Required Evaluations - Other Physical or Mental Abnormality, Disease, or Disability
Technical Instructions For Medical Examination Of Aliens
Table Of Contents
- III. Required Evaluations
The Centers for Disease Control (CDC), United States Public Health Service (PHS), is responsible for ensuring that aliens entering the United States do not pose a threat to the public health of this country. The visa medical examination is one means of evaluating the health of aliens applying for entry into the United States.
These instructions are for the use of panel physicians and consular officers who are evaluating aliens applying for immigrant visas and aliens applying for refugee status at locations outside the United States.* Other aliens, not applying for an immigrant visa, may in some instances be referred for an examination. These technical instructions also apply to those examinations. This document supersedes the June 1984 Guidelines for Medical Examination of Aliens.
*Other instructions have been prepared for the examination of aliens applying for adjustment of status at locations within the United States.
After completing the required evaluations for communicable diseases of public health significance, for physical and mental disorders that may result in harmful behavior, and for psychoactive substance abuse, the physician must consider any other findings in the history or physical examination that constitute a substantial departure from normal health or well-being, and must complete any diagnostic procedures necessary to determine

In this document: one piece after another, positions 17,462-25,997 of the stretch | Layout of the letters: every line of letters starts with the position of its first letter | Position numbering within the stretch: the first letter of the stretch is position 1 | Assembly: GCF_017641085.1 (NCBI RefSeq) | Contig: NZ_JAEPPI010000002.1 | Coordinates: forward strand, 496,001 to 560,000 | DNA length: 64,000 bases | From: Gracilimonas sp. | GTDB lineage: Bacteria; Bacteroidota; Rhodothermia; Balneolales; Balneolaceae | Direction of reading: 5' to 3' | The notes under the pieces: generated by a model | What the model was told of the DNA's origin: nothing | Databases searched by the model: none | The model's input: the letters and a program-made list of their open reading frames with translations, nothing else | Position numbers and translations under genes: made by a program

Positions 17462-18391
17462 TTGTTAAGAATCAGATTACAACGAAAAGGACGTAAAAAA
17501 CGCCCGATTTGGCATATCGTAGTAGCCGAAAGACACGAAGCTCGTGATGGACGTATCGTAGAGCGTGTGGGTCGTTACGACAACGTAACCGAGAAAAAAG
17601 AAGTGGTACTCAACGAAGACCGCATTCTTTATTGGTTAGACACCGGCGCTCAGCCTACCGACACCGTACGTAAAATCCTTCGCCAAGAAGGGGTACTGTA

a. the likely diagnosis
b. whether the disorder will affect the alien's ability to care for himself or herself, attend school, hold a job, or engage in other age-appropriate activities
c. whether rehabilitation or special training will be required
d. whether the applicant is likely to require extensive medical care or institutionalization after arrival in the United States.
The panel physician should provide additional information about each of the Class B conditions in the "Remarks" section of the medical report form. For each condition identified, the panel physician should
a. estimate the severity of impairment as mild, moderate, or severe
b. if possible, estimate the likely outcome of rehabilitation as minimal, partial, or full recovery of function
c. predict the need for hospital or institutional care beyond that expected for a person of the applicant's age (i.e., normal need for increased medical care in the elderly should not be considered)
If the panel physician identifies a physical or mental abnormality but is unable to make a diagnosis, assess the potential for harmful behavior, estimate the severity of impairment, or determine the potential for rehabilitation, the applicant should be referred for diagnostic evaluation. Completion of the medical report should be deferred until the evaluation is complete.